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{Pages 148-199}

Belchatow 1914 – 1922

By Avraham Laib

Translated from the Yiddish by Gloria Berkenstat Freund

[with comments in brackets]

I do not remember if there was ever a census in Belchatow, only that by all estimates, the population of Belchatow was 10,000: there were 6,000 Jews and the other 4,000 were Poles and Germans. Because of the proximity of the German border (55 kilometers in all), and perhaps for other reasons, there were many Germans among us.

As we see, of the Belchatow population, Jews totaled 60 percent, but the activity of the Jews gave everyone the impression that it was a 100 percent Jewish shtetl [town]. All of the businesses and shops, except for the whiskey and pork shops, as well as the apothecary, belonged to Jews. It was the same with the factories: of the dozens of factories located in the shtetl, only one belonged to a German baron, and the owners of all of those remaining were Jews.

Belchatow is located a little apart from the larger world because it does not have a direct railway line. The closest railway line for the shtetl is Piotrkow, 24 kilometers from Belchatow, and at that time the trip to Piotrkow by ox lasted three or four hours and, in order to reach Lodz, it was an additional four hours. A trip by automobile that now takes one hour then took eight hours under the best circumstances. And Lodz, as we will later see, was very necessary for the people of Belchatow, because Belchatow actually lived off Lodz.

There were two aspects to the character of Belchatow, and as paradoxical as it may sound, two extremes: on one side were the Hasidim and on the other side, the proletariat. Compared to other cities and shtetlekh [towns] of the same size or even those with a much larger population, and compared to all of the neighboring shtetlekh, our shtetl found itself at a much higher level of development.

If we speak about the development of the shtetl, we must also be sure to remember the names of several people who are very much “to blame” for the fact that those from Belchatow were and remain educated, conscious of their status and cultured, a situation that might not have existed without these people. These are the Messrs. Gershon Perkal, Menachem (I do not remember his second name) and Ahron, Ahron the beloved, the dear Ahron Bergman. It should be remembered here that none of the three listed friends were from Belchatow. They only lived in and had an effect on Belchatow at various times, some less and some more. Later an entire range of comrades arose who affected everyone in their time and in their way. Comrades Zalman Pudlowski and Yehezkeil Birencwajg distinguished themselves and reached the level of local leaders and teachers.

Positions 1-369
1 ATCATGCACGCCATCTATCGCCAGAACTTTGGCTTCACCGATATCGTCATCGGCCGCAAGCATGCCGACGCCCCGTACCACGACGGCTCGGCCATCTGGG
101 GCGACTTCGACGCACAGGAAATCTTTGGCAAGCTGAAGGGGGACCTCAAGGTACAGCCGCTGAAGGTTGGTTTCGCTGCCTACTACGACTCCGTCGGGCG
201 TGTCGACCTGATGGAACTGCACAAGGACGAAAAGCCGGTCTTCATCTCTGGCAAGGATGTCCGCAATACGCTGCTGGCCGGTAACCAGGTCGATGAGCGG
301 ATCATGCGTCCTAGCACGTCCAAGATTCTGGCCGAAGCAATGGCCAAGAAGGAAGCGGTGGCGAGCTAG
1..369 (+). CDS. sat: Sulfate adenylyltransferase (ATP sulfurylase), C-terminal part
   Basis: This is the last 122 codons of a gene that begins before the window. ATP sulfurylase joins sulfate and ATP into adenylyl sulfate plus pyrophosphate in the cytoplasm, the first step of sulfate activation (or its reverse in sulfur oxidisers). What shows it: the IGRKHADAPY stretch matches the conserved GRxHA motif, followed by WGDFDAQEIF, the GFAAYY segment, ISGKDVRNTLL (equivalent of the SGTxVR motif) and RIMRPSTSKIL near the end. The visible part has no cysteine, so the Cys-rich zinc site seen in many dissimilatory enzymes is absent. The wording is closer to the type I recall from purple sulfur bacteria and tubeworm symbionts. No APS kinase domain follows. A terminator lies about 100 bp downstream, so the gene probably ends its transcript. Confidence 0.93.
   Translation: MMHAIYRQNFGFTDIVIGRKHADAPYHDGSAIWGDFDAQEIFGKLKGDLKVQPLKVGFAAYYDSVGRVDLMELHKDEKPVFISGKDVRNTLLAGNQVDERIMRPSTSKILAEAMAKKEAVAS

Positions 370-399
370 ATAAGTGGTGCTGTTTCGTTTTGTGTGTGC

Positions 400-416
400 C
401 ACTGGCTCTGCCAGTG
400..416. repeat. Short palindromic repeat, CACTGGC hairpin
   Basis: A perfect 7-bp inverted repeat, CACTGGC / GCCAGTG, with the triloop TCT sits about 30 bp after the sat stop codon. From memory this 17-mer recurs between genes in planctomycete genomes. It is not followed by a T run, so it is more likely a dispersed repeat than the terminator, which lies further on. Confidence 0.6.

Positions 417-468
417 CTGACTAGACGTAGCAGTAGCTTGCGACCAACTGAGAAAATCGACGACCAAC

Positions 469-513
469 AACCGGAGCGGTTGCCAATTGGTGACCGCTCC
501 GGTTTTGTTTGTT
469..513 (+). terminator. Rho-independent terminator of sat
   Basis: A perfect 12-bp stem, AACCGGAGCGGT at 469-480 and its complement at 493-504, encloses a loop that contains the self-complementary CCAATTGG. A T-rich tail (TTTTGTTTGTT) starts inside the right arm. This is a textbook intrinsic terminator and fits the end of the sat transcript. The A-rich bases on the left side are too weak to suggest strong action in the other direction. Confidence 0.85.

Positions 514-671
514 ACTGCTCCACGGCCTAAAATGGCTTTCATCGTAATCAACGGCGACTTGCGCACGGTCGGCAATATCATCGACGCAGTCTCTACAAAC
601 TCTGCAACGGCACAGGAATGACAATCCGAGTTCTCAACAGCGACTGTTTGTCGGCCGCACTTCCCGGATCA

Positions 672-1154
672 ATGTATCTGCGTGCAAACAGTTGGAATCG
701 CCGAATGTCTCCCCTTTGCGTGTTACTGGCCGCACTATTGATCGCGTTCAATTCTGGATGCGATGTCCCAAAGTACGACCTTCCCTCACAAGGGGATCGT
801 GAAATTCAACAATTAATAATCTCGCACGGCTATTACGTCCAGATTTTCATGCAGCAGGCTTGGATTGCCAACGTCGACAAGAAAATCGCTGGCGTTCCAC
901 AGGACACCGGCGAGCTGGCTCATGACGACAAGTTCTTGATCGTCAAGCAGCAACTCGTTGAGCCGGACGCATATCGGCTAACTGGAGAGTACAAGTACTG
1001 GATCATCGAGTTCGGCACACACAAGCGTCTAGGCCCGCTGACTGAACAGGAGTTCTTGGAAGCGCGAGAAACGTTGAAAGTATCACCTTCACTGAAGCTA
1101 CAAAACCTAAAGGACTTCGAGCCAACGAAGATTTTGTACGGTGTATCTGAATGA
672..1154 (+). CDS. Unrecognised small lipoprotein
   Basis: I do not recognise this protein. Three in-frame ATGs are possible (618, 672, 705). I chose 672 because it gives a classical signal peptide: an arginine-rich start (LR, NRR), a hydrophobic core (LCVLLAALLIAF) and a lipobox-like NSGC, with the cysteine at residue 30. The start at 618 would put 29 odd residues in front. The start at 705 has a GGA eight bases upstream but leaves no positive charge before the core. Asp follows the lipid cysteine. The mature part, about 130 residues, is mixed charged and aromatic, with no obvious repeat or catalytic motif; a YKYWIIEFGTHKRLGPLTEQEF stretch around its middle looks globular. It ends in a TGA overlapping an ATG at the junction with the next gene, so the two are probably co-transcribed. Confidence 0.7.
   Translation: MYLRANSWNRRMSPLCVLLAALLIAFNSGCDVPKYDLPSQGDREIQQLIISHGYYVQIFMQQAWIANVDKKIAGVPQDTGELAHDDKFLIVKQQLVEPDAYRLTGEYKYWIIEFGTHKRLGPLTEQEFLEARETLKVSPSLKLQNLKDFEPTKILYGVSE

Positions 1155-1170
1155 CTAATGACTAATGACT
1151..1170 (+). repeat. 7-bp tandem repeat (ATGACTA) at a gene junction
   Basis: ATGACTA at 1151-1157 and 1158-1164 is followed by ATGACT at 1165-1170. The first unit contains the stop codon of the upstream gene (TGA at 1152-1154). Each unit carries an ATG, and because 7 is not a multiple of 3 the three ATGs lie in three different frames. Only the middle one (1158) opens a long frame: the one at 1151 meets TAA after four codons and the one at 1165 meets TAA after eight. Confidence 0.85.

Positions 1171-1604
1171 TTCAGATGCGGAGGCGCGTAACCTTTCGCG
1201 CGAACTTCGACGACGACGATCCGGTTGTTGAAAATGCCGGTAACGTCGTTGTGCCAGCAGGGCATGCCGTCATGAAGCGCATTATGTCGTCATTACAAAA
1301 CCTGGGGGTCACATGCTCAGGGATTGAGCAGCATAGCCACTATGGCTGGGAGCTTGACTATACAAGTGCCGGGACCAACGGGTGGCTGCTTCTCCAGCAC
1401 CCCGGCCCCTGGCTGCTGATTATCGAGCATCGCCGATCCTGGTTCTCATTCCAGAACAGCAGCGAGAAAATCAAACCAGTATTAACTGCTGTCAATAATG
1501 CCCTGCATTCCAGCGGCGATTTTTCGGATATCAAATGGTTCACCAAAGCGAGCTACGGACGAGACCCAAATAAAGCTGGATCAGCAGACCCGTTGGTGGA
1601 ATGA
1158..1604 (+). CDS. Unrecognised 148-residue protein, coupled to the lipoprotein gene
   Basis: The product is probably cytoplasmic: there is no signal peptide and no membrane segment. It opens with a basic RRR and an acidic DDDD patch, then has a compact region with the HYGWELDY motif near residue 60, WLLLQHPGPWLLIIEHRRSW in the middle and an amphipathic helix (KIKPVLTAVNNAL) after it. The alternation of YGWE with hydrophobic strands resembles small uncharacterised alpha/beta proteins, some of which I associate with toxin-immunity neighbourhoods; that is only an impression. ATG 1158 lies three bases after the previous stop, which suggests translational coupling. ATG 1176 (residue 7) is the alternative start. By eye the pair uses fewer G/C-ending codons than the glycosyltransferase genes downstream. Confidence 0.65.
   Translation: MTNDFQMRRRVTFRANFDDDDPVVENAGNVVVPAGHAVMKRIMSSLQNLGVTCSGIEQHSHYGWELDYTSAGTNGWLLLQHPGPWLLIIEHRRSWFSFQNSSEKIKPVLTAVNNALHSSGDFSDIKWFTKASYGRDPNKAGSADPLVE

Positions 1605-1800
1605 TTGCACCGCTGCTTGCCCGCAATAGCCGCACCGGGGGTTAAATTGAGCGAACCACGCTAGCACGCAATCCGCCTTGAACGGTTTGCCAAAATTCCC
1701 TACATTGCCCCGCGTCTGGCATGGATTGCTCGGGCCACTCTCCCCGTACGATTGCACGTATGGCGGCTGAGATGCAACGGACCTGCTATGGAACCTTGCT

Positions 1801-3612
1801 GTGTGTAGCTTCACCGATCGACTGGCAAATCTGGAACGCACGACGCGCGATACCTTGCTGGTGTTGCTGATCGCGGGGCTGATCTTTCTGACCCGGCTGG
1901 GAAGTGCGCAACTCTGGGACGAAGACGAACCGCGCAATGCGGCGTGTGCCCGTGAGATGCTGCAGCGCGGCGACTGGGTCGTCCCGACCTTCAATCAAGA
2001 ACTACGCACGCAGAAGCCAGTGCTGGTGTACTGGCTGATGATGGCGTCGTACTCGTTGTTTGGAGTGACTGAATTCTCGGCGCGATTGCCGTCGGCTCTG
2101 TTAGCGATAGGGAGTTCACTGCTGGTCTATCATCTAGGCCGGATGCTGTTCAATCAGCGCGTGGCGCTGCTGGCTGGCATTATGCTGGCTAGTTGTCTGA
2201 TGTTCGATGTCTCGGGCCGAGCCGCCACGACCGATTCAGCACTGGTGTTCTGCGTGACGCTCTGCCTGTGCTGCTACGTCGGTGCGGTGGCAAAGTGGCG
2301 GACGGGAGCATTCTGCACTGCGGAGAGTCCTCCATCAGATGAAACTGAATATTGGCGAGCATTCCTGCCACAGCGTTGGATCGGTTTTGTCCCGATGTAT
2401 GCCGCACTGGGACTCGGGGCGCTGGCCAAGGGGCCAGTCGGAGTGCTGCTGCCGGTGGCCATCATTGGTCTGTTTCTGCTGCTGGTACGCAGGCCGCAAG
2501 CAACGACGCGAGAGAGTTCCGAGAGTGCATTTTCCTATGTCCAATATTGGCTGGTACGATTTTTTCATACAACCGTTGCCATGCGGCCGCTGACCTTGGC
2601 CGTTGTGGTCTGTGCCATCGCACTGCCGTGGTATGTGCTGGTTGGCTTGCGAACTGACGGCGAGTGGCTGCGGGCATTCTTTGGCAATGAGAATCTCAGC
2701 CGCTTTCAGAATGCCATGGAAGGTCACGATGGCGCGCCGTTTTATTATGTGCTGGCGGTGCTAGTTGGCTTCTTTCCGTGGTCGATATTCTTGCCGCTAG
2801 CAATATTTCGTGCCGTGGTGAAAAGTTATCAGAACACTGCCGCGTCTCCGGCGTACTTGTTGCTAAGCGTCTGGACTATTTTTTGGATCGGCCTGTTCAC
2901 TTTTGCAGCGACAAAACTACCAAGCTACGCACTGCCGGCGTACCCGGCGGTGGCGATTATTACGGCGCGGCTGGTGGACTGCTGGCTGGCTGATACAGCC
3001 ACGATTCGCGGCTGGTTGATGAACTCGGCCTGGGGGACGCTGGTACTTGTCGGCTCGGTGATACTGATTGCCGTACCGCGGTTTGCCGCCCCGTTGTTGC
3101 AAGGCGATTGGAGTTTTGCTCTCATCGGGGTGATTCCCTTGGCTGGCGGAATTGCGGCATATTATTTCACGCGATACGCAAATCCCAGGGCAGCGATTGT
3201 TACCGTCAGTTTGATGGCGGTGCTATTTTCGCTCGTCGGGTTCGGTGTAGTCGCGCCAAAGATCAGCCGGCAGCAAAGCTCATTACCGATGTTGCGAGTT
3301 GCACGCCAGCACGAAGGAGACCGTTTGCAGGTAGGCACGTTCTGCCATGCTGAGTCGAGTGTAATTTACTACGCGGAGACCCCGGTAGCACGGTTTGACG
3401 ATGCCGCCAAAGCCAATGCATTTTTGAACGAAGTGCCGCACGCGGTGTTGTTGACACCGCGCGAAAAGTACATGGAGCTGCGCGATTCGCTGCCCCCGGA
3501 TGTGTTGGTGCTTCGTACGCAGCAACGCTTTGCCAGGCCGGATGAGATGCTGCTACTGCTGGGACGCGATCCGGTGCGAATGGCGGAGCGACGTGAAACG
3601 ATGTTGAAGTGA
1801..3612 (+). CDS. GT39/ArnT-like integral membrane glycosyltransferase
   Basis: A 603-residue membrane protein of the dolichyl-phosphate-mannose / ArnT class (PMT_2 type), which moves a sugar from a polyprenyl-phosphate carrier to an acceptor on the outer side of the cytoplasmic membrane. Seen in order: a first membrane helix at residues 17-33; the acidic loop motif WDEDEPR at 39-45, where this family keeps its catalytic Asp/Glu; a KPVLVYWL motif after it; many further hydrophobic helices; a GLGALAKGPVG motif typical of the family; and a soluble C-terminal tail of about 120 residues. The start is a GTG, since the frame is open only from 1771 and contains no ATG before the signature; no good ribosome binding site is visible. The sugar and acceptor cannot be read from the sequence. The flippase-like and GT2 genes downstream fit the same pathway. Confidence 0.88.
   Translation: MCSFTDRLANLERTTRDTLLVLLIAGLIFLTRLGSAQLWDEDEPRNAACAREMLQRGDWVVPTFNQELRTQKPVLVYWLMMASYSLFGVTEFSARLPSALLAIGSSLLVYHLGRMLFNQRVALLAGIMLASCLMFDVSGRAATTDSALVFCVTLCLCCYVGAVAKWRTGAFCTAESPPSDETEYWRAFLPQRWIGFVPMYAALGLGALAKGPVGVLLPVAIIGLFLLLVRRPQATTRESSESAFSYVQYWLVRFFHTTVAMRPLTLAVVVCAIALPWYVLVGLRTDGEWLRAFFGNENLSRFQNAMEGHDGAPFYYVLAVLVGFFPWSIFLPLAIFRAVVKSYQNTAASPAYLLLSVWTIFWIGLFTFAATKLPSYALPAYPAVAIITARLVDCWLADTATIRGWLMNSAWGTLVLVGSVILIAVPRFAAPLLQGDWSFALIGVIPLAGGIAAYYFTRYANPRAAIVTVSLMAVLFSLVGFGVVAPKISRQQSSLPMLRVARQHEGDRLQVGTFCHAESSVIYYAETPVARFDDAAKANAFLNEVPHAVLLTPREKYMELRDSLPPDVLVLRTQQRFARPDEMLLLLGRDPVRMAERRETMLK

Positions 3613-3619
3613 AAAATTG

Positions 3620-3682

Belchatow, in contrast with other small Jewish shtetlekh in Poland, did not live from the air, but from hard toil. Belchatow was a factory town, a weaving town. And almost all – the largest number directly and the smaller number indirectly – lived from weaving. There were a dozen larger and smaller mechanized factories in which almost exclusively all of those who worked were Christian workers. And although the factories belonged to Jews, it was very difficult for a Jewish worker to gain employment in these factories. As most of the manufacturers were pious Jews, they did not want to cause Jewish workers to desecrate the Sabbath and they believed that if Jewish workers could work only five days a week, it would not be worthwhile for the manufacturers. Therefore, the Jewish weavers were forced to work on handlooms and each Jewish worker's home was a small factory of two, three or four stools, depending on how many children the worker had… Consequently, the Polish weaver had his hour for lunch and his designated hour when he ended his workday, and for the Jewish weaver, the workday never ended.

It has already been mentioned here that Belchatow lived off Lodz. It occurred for the following reasons: the Belchatow manufacturers brought the raw materials from Lodz and they were worked on then in Belchatow. Then the completed goods were taken back to Lodz to be washed, dyed and pressed (in the Belchatow-Lodz “jargon” it was called: apreturn) and actually immediately sold in Lodz. And if a Belchatow shop owner needed some goods for his shop, he, too, had to go to Lodz.

A particular type of middleman between Lodz and Belchatow were the liverantn [contractors] (this is what we called them). They did not need to possess any property, only a good guarantee and a little nerve. They took advantage of the fact that in our shtetl the workers' wages were much lower than in Lodz. They brought raw material from Lodz and had the work done by us and took the finished goods to Lodz and made a very fine living from this, a lot better than the weavers themselves.

So that the Belchatow manufacturers and contractors would be able to be competitive in relation to the Lodz manufacturers, all of the expenses for bringing raw material and returning the completed goods and also the manufacturer's transportation (which was not cheap) were placed on the accounts of the Belchatow workers. Thus against their own will, the Belchatow workers were a very considerable competitor in relation to the Lodz workers. The Belchatow weavers suffered from double competition: on one side they had to work more cheaply than the Lodzers and on the other side they had a great deal of competition in the form of the peasants around Belchatow.